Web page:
About Me Designer, Developer, Educator, Maker, Sys Admin
Difficult to understand
Comments about oreilly UML 2.0 in a Nutshell:
The book is missing some important diagrams. For example it mentions Communication Diagrams in page 6 under Fundamentals and then says they are explored in Chapter 10 and they are not there! a serious overlook by the editor! One expects this UML 2.0 nutshell book to say something like "a communication diagram was formerly called a collaboration diagram". I expected things like a chart between UML 1.x a UML 2.0 because there are several name changes that cause confusion. I wanted more examples and less blah, blah, blah, which IMHO is not "in a nutshell". I also wanted an overview graphic showing all diagrams and how they are related. Honestly the book did not meet our expectations at all. It's still somewhat useful but we didn't like it at all.
Bottom Line No, I would not recommend this to a friend
Complete coverage about UML 2.0 syntax, and something more
Comments about oreilly UML 2.0 in a Nutshell:
You know, the UML 2.0 is composed bye four parts (four specifications): the Diagram Interchange Specification, the Infrastructure, the Superstructure and the Object Constrain Language. This book is a quite complete reference of the UML 2.0 Superstructure. The Superstructure is the one that tipically is used by a software production involved person. The book offers a smart introduction to the UML architecture, but, obviously, if you are interested to the UML Infrastructure or to the Diagram Interchange specification, you need to read the OMG specification, or other books. Yes because at the end of the book there are 8 pages about the OCL 2.0, with the basic of the OCL syntax.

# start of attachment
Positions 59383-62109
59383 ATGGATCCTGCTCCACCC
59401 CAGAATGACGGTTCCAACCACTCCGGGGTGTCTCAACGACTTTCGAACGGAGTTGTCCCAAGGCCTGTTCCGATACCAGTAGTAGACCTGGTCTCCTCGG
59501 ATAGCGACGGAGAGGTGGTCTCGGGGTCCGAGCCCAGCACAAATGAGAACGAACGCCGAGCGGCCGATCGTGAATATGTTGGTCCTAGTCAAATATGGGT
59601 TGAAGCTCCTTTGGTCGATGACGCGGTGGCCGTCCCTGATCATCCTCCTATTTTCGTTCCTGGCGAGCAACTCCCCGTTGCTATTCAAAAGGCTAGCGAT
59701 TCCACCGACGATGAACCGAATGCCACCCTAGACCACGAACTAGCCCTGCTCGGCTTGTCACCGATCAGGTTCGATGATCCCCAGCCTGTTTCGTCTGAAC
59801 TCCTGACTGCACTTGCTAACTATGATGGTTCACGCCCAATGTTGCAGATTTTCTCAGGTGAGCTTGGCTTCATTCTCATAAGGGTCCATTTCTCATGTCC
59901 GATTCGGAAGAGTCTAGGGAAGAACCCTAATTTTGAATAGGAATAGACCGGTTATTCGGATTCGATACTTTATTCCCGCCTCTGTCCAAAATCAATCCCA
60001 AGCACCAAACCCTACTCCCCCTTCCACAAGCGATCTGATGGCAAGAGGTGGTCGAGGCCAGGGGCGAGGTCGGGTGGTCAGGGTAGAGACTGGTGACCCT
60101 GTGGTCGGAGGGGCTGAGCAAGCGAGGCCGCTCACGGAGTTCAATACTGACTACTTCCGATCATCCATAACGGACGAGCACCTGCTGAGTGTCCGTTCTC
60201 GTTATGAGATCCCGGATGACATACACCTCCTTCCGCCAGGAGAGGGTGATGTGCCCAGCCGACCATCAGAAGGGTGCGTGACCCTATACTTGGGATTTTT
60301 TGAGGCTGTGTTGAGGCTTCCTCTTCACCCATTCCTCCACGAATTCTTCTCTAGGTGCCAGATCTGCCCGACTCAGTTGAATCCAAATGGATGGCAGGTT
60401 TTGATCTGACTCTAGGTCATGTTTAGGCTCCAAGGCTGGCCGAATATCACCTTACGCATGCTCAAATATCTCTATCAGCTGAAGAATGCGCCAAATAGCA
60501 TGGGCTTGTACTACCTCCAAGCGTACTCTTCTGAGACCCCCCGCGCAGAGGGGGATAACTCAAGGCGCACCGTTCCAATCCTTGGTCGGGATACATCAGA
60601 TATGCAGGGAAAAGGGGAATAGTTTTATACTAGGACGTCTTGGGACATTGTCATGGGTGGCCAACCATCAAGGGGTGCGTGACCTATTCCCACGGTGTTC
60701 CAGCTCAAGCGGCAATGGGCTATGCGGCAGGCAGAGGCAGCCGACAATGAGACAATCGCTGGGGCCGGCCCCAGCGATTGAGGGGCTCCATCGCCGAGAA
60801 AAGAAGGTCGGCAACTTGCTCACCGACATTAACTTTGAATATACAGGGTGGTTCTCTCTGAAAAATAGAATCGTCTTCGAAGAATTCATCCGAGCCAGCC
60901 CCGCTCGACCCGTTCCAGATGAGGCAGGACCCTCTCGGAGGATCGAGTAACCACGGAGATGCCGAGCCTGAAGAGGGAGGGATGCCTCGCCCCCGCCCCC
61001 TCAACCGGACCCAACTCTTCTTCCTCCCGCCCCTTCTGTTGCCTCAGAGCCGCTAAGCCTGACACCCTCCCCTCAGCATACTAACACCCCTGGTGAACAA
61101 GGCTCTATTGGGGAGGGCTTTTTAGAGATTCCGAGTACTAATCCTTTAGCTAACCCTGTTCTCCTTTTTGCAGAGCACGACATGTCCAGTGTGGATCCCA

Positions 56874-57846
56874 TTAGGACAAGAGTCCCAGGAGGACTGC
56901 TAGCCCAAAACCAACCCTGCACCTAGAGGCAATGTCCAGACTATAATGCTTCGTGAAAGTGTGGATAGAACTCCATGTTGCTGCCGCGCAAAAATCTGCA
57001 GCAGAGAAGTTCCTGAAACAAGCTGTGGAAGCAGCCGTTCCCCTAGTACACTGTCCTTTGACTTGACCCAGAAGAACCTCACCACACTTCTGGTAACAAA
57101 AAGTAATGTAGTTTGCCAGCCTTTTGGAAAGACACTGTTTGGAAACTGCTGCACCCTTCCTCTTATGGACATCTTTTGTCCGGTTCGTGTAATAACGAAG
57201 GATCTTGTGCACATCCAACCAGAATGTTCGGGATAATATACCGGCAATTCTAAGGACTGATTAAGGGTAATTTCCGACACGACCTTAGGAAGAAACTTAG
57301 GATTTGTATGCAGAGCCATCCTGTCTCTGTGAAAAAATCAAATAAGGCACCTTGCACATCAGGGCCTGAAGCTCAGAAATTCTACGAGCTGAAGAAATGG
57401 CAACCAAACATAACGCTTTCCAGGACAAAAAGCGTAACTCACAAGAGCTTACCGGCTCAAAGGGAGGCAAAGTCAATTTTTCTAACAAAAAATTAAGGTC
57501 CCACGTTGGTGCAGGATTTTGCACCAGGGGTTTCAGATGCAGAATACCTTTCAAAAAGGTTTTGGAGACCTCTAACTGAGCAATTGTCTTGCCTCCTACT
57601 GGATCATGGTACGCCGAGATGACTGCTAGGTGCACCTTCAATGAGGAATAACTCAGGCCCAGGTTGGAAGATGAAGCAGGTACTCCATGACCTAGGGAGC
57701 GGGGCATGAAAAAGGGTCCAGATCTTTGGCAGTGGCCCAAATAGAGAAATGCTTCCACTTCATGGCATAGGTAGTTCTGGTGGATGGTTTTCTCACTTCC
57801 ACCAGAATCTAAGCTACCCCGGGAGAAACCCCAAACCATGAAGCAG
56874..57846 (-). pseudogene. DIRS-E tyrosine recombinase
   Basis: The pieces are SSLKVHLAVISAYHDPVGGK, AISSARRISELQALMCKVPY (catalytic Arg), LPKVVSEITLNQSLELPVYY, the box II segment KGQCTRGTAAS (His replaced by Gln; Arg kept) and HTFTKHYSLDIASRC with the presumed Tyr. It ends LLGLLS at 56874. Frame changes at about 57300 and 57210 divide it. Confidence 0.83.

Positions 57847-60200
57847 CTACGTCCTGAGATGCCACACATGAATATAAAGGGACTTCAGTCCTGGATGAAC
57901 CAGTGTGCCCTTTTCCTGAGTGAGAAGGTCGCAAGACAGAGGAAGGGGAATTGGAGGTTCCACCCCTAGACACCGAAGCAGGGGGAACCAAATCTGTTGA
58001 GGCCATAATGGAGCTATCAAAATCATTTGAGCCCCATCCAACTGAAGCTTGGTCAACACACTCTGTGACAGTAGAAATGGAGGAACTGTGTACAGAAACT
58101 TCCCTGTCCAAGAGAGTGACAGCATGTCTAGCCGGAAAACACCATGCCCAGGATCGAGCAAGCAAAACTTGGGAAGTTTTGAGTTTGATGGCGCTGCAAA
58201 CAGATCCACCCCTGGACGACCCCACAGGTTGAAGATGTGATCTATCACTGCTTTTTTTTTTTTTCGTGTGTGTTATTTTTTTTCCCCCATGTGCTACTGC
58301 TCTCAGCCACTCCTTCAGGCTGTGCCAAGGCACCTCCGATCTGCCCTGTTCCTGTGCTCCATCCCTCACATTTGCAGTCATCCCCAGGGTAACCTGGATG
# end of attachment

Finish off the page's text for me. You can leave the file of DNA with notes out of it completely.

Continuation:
As a reference this book is almost complete and precise: it covers every kind of UML diagram and deeply explains the syntax.
There is also a short chapter about Effective Diagramming, but you must remember that this is a reference and you must have a background about UML and or OO Design before you can get something useful from it. For example, I have other books about object oriented design (one from B. Meyer and one from Page-Jones) and they are focused on design but on UML (yes, the one from Page-Jones uses UML for diagram examples, but doesn't cover uml but some aspects) so I keep "UML 2.0 in a nutshell" on my desk in order to verify how to put down my diagrams using diagramming tools (such as Together Architect), even if they are based on the 1.4 UML specification. In this case the book is very useful but you cannot use it if you are trying to understand if your association is an Aggregation or a Composition, or if you are effectively explaining a concept with a use case diagram. It's obvious, but you need to keep in mind that this book stays at design books as a "Java 1.4 reference" book stays at a "Programming in java" book: surely you need both and probably you won't read UML specification from OMG as you probably won't read Java 1.5 specification from Sun.
By the way, if you have a basic OOD background the reference could remember you, for example, what the term composition means, so you can immediately decide when to use it.
Finally I think the book has a very good coverage about dynamic diagrams and about statechart and class diagrams.